My definition of soil health is an area that is both profitable and has stable yields. Is organic matter the Holy Grail of crop production? Yes and no. You could have a muck soil with 45% OM and clay underneath. Is that going to be the highest yielding area in the field? Unlikely. In my opinion, what growers are really looking for with soil health is; profitable, higher and more stable yields. Can they do that? Certainly. In some situations it may mean finding better land to farm, or managing areas of the field differently. So should you do the test? If it will provide some direction on how you can farm more profitably with higher and more stable yield, then, by all means do the test if it will provide actionable advice.

No-tilling Clay Soils

I recently asked an anonymous heavy clay no-tiller what his secrets were to managing challenging soil conditions, here are his comments;

1)     Rule one is patience

2)     Better late than too early

3)     Higher populations for soybeans (emergence) and lower populations for corn (drought) could be an effective strategy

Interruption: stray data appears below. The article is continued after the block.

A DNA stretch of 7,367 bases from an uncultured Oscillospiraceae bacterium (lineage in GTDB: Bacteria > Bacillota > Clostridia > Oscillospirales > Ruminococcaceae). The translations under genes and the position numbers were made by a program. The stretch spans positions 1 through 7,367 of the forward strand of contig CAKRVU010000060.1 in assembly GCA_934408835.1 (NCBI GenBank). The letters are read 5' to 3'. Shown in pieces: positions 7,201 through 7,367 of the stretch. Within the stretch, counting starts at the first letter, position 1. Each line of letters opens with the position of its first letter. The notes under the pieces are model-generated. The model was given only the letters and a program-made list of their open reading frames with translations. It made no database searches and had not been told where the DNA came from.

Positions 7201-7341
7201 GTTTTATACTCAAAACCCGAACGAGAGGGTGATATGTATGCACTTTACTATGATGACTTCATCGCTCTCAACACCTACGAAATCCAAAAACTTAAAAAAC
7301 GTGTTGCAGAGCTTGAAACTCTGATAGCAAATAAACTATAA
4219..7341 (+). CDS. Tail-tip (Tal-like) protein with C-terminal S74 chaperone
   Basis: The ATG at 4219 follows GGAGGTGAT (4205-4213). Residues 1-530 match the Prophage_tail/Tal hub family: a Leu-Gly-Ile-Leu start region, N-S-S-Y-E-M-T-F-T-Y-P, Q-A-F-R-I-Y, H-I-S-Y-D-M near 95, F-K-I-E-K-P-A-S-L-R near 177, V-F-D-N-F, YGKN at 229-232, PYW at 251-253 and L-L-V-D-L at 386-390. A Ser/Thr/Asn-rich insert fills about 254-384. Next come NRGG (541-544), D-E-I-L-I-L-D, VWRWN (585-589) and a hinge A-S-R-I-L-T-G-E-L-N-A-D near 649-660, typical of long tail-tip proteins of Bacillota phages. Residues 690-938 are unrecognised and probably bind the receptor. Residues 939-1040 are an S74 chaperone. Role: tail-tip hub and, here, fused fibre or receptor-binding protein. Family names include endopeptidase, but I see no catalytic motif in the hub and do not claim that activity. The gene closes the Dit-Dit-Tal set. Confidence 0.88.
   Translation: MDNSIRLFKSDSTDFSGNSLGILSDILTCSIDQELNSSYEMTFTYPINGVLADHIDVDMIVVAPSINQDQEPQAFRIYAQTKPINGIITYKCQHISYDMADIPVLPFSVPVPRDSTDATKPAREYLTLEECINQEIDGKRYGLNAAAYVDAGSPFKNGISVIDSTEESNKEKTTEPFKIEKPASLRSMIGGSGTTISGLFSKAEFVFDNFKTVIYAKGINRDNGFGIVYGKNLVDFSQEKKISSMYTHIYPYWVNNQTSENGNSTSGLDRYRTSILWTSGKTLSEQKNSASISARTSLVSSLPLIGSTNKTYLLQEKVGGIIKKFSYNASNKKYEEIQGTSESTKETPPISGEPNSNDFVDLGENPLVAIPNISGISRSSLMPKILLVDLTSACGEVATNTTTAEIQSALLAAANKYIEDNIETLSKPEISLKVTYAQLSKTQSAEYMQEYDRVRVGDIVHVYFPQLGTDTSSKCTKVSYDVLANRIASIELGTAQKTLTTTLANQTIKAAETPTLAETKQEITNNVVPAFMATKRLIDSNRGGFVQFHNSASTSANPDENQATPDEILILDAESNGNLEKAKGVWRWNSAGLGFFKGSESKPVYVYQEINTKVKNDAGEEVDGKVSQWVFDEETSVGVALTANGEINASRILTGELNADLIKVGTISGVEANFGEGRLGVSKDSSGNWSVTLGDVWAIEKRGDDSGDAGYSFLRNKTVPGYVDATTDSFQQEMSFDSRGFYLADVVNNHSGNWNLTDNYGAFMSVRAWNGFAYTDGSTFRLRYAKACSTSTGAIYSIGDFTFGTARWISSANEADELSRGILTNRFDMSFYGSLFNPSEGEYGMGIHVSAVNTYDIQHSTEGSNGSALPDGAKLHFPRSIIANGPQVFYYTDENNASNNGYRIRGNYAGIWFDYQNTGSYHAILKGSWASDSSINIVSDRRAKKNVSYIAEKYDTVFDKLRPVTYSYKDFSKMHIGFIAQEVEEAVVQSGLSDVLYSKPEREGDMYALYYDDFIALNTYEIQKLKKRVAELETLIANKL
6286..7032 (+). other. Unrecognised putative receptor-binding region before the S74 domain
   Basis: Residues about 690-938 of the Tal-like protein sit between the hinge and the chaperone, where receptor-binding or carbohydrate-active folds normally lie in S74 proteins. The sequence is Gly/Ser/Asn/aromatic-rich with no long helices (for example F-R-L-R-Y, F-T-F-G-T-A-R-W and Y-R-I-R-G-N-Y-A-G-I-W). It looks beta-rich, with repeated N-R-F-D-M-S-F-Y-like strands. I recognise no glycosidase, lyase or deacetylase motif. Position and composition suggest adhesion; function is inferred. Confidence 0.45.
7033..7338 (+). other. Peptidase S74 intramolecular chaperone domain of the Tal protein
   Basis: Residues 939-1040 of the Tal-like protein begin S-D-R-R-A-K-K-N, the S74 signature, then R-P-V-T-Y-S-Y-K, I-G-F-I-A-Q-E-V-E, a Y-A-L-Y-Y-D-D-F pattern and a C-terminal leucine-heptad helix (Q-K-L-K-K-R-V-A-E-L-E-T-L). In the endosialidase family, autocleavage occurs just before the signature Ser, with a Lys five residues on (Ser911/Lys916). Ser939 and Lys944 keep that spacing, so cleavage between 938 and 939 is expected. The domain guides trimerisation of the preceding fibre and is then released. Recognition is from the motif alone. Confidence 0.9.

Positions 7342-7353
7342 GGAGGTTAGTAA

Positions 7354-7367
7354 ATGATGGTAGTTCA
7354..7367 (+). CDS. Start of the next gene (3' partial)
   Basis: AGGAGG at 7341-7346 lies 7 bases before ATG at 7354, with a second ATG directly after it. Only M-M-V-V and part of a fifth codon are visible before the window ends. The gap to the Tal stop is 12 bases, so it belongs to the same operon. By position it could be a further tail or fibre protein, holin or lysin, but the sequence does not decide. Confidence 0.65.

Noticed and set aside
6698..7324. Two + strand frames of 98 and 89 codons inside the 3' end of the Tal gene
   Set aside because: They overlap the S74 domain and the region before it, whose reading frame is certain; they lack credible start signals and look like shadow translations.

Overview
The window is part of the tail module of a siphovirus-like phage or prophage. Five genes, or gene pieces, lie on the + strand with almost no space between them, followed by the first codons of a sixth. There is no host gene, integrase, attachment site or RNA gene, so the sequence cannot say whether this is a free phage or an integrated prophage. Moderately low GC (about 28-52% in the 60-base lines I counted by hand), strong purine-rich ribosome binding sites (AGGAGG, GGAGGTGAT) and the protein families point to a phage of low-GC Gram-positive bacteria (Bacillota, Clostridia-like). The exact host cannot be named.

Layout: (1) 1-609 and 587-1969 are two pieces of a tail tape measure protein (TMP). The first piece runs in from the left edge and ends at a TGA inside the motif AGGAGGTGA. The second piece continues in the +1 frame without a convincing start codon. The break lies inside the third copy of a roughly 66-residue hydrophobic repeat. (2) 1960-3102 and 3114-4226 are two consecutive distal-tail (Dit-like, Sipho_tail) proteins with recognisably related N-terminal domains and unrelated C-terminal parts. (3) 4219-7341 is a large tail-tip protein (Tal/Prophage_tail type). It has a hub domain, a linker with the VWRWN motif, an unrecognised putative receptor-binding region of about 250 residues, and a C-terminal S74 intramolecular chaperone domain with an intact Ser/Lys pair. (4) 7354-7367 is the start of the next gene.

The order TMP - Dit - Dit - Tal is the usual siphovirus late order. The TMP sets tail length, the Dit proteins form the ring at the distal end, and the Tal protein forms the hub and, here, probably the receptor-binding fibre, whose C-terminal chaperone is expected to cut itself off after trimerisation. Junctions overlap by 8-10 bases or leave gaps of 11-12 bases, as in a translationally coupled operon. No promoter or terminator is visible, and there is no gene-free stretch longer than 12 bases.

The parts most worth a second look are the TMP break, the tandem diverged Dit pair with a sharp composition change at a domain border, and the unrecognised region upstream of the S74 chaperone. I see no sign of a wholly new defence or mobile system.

4)     Elimination of tillage, as it creates decreased water infiltration and restricts water holding capacity

5)     Maintain a diverse crop rotation

6)     Leave crop residue to build SOM

7)     Implement a system of living roots for 12 months of the year

8)     Perseverance will be rewarded

9)     Establish realistic expectations

10)  Collect your own farm data and purchase products that perform best with your management, not someone else’s recommendations

11)  Investment in tile drainage to have uniform soil moisture

12)  Bonus – thou shall not covet thy neighbor’s silt, sand or loam soil…

Strategies for Volunteer Corn

Mouldboard ploughing is the best option. I went back through my notes from 1993 and we did not have a volunteer corn problem. Granted there was more mouldboard ploughing then. Comment made is that corn was immature in 1992 and wouldn’t germinate. I do not think that comment is valid. If you want to plant corn after corn you can use an Enlist hybrid. Spraying Enlist corn with Assure will kill all the non-Enlist corn. For those few acres that had Enlist corn in 2018, they can be sprayed with Select if the field is in soybeans.

Venture Also Excellent in Controlling Volunteer Corn

Last issue we mentioned Assure to control volunteer corn in soybeans. Venture does just as good a job. Depending on which company you are doing the majority of your business with, could decide whether you use Assure or Venture.